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Research Snapshot: Confirming airborne transmission of influenza A virus in swine

It’s long been believed that, as in people, airborne transmission can be responsible for outbreaks of the flu virus in swine. Now, University of Minnesota researchers have helped shift such belief to scientifically-proven fact.

In a new study published today in the open-access online publication PLoS ONE, researchers from the University of Minnesota’s College of Veterinary Medicine (CVM) document the detection and isolation of airborne flu virus at four acutely infected pig farms. Furthermore, they demonstrate the airborne nature of the virus by confirming the presence of virus in air samples from inside swine barns, at the barn’s external exhaust fans and downwind from the farms at distances up to 1.3 miles away.

The research should help improve the design of flu control strategies (such as biosecurity containment systems) and strengthen research into the prevention of zoonotic infections.

“There are a number of implications of this study, the first being that we’ve confirmed airborne transmission as an important route of transmission of influenza in pigs,” said Montserrat Torremorell, D.V.M., Ph.D., the CVM’s Allen D. Leman Chair in Swine Health and Productivity. “We’ve also identified a potential exposure source to people and have highlighted the role of pigs in the overall transmission of influenza.”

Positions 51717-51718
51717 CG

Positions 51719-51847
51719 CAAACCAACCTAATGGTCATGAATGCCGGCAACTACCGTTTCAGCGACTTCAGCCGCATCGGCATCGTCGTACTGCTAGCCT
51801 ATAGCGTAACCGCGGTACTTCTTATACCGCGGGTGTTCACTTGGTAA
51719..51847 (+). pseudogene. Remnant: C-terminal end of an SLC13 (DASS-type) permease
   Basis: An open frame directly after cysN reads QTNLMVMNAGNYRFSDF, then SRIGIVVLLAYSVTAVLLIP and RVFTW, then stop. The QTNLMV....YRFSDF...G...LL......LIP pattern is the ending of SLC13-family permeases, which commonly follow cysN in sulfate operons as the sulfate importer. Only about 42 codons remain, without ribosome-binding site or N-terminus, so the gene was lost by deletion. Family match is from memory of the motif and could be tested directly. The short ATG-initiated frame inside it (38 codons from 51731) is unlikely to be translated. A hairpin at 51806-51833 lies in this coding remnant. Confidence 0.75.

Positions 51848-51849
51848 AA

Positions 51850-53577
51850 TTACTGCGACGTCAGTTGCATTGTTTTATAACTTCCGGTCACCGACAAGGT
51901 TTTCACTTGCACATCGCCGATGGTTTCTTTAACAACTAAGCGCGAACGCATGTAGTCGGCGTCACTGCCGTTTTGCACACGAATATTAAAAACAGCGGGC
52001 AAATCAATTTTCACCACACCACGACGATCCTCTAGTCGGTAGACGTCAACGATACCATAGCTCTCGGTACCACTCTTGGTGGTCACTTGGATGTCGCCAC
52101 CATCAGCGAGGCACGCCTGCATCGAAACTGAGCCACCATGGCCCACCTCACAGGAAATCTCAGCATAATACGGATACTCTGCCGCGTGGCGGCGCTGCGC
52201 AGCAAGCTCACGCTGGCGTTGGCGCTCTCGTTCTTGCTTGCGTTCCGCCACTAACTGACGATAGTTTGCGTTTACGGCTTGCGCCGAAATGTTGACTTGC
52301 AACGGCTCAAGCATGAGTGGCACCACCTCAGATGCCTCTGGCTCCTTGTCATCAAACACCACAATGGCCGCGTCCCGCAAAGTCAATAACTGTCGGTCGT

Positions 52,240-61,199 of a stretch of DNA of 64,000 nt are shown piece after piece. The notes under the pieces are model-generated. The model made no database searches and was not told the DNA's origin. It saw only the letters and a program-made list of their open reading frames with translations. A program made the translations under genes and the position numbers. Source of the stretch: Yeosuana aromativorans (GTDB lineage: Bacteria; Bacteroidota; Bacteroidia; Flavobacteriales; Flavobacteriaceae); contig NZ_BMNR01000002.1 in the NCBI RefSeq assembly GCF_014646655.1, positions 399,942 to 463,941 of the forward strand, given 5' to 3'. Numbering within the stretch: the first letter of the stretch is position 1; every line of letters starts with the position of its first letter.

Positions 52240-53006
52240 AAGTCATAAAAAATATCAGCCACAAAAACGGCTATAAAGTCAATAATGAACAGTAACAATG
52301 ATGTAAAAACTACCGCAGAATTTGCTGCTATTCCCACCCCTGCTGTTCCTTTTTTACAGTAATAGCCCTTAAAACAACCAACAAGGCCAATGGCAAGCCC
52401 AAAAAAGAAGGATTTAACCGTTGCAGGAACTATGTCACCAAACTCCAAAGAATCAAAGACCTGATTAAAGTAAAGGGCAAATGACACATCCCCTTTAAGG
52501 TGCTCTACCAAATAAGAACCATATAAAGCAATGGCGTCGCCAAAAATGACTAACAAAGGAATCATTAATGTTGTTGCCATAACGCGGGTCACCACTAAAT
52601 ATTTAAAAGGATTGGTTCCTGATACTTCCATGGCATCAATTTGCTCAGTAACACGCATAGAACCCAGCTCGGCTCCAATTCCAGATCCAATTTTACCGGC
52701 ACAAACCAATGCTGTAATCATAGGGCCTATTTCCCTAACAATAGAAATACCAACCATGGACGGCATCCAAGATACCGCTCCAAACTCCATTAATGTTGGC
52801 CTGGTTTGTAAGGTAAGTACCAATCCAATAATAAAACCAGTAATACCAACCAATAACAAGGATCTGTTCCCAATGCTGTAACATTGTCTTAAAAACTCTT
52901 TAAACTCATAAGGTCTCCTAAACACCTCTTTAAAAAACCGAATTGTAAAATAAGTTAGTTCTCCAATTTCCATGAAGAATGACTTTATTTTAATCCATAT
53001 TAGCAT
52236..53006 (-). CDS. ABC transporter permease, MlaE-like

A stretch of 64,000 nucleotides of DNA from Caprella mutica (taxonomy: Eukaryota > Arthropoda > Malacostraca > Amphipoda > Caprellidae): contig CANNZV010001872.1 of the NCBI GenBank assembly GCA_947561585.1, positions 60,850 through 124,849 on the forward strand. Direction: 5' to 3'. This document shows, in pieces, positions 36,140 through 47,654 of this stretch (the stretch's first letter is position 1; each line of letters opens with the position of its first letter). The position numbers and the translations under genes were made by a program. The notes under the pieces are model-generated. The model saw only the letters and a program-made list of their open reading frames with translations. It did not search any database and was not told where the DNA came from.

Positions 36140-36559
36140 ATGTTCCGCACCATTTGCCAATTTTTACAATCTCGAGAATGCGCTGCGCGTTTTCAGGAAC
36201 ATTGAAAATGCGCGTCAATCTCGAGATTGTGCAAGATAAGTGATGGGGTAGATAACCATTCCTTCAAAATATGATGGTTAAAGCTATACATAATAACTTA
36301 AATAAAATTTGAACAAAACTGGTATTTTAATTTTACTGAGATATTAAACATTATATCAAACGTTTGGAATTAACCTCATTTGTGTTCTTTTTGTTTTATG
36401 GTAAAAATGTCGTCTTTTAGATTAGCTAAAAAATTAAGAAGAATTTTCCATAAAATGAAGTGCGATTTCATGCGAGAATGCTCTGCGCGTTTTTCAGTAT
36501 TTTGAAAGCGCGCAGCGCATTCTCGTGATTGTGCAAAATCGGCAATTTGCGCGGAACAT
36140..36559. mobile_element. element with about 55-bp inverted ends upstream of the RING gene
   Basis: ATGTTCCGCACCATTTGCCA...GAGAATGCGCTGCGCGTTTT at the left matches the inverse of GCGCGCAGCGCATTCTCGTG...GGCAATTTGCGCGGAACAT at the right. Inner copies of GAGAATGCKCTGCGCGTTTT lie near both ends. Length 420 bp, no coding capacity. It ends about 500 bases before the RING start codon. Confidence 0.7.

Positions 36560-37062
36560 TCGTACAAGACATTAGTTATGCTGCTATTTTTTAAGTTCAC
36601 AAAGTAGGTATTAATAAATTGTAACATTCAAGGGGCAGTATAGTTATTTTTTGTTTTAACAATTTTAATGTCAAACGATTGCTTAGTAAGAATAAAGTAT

The virus, which in many ways resembles the flu we humans strive to combat, is characterized by fever, sneezing, coughing and a runny nose. Infected swine are also often lethargic and won’t eat at a level that can support weight gain. As a result, many pigs have variations in their weight which can have profound repercussions for pig farmers.

According to the study’s authors, their work is the first to report that pigs battling influenza will release viral particles into the air that can leave their barns through exhaust systems and travel downwind. It’s not hard to extrapolate the impact of a virus traveling in such a way.

Prior research has shown swine farm density contributes to the spread of flu, and in areas where many farms are located in close proximity, the ability of flu virus to travel more than a mile could generate serious issues for nearby hog farms.

The authors note that “how the levels of viral genetic material relate to risk of transmission to other pigs or other species including humans needs further research and is beyond the scope of [the current] study.”

The following CVM researchers and former U of M faculty contributed to this study:

  • Cesar A. Corzo, D.V.M., Ph.D. candidate
  • Marie Culhane, D.V.M., Ph.D., associate clinical professor of veterinary population medicine
  • Scott Dee, D.V.M., Ph.D.
  • Robert B. Morrison, Ph.D., professor of veterinary population medicine
  • Montserrat Torremorell, D.V.M., Ph.D., associate professor of veterinary population medicine

Funding for this research was provided by the Rapid Agricultural Response Fund – Minnesota Agricultural Experiment Station and the University of Minnesota Swine Disease Eradication Center.

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